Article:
Few would deny that it is rather difficult to be a working woman in America, and hardly anywhere else. Part of this difficulty stems from the fact that most women either are mothers or plan to become those in the near future. For mothers, the choice to work is not that straightforward – they have to decide between realizing their potential in professional work and realizing their goal of raising healthy children with well-rounded personality development.
And what makes things worse for many is the absence of reliable child day care in many workplaces. The issue is particularly acute for working mothers whose income is barely enough to compensate for child care. If a woman does not compensate for baby sitting financially, does she have to go out and leave her children alone? For many families, the answer is a clear-cut “no”, not least because husbands, mothers-in-law and other relatives come in with their own cultural assumptions and ideas about how it should be.
A team of researchers from Georgia State University have researched the life-and-work balance in the lives of low-income mothers. Polling women in Columbus and Atlanta, the scientists have found most women to be stressed about their ability to pay for the child care that cost them from $75 to $150 per week (GSU:2). Moreover, in many cases, they were dissatisfied with the quality of care their children received. Many women had to tailor their professional plans to the need to combine work and child care, as well as day care availability.
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Two of the respondents in the GSU study “accepted stressful nighttime work schedules so relatives could care for the children while they sleep” (GSU:2). There was also one who retained the job she hated so that she could pay for the care for her child, and another one left the job she enjoyed to care for the baby when the day care price went up. These are important life choices, and women keep making them based on their family situation, or, more specifically, based on the quality of child care available.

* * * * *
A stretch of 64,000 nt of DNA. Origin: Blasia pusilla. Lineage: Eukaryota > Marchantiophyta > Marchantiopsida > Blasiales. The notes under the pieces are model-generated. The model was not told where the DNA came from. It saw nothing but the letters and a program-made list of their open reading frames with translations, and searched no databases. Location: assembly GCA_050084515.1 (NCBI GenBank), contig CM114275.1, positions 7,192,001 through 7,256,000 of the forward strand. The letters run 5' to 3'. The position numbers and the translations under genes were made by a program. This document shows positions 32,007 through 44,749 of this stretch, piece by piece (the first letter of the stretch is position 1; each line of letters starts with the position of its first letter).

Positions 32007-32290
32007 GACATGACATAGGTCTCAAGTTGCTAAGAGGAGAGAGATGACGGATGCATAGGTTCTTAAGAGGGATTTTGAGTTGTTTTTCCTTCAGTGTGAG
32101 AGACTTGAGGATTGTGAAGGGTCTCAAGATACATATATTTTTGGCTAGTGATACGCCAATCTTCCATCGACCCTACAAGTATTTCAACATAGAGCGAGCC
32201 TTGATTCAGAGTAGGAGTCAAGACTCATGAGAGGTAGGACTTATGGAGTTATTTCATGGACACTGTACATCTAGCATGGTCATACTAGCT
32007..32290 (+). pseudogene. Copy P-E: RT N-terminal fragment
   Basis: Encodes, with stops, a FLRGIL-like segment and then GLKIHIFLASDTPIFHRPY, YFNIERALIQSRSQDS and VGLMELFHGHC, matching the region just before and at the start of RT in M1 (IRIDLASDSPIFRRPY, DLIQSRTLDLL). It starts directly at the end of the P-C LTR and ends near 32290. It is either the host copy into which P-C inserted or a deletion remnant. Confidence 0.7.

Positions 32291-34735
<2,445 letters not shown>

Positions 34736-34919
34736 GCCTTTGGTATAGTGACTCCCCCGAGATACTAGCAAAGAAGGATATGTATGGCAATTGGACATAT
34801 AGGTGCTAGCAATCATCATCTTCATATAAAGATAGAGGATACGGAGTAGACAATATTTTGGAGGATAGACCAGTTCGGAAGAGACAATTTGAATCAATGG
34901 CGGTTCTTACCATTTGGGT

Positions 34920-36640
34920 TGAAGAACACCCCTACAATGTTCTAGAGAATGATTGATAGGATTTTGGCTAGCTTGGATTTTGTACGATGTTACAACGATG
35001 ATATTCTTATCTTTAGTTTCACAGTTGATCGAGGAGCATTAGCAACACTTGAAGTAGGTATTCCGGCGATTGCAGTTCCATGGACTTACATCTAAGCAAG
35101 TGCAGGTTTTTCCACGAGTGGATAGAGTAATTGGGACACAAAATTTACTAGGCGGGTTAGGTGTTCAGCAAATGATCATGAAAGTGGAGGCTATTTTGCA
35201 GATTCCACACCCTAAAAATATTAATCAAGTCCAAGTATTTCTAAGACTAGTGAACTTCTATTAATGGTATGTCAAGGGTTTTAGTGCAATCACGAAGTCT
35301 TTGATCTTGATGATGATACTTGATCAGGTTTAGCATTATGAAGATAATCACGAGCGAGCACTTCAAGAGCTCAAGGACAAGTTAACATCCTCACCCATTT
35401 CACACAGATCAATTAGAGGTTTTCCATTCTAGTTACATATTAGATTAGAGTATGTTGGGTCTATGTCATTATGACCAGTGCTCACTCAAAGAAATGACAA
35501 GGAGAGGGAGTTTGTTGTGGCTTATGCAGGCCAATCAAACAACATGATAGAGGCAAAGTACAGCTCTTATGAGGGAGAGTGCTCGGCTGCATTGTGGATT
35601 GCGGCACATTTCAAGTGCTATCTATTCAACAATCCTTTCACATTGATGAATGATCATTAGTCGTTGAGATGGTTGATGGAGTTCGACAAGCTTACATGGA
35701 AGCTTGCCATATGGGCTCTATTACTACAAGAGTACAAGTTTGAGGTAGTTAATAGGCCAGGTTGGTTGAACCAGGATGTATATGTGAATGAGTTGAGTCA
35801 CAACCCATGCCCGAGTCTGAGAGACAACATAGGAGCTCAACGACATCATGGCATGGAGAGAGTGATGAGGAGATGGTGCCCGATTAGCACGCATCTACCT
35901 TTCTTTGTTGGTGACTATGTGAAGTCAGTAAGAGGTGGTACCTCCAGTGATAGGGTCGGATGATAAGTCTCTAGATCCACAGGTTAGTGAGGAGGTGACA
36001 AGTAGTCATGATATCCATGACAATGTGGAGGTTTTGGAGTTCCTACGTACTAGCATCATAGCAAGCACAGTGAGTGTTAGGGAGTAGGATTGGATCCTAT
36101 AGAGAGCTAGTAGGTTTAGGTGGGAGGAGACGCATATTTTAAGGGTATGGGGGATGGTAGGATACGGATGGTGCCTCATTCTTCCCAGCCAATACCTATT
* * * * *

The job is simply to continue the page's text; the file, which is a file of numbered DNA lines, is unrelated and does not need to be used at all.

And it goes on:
Under these conditions, many women are under serious emotional pressure to stay home and attend to their children while simultaneously pressured by the intrinsic desire to take their career chances. The most pathetic is the story of one young mother whose child was born three months early and had to be fed through a tube for a while. Leaving the baby with her grandmother, this woman did not know that the old woman would get tired of the noise the machine made. When the baby had actually stopped breathing, the woman had to rush home from work and take her daughter to the hospital (GSU:2).
This scary example demonstrates exactly what kind of choices women have to make in order to remain both mothers and professionals. With all the discussion about childcare as an important issue for working women, some have raised the question of whether mothers should be granted free care by the state. Sonya Michel asks in her book Children's Interests/Mothers' Rights: The Shaping of America's Child Care Policy: "Why ... does universal child care, organized and supported by the government, remain an elusive social good in the United States? " (Michel 1999:1).
Examining the history of child care in the US, the author arrives at the conclusion that the real reason why this good remains elusive is that the rights of children are placed above women’s rights. As a result, many people believe it to be more important to create a friendly family environment than to provide women with opportunities for self-development. Day care centers originated as pastimes for affluent women in the nineteenth century that were motivated by the desire to take poor and disadvantaged children off the streets rather than make life easier for their poorer sisters.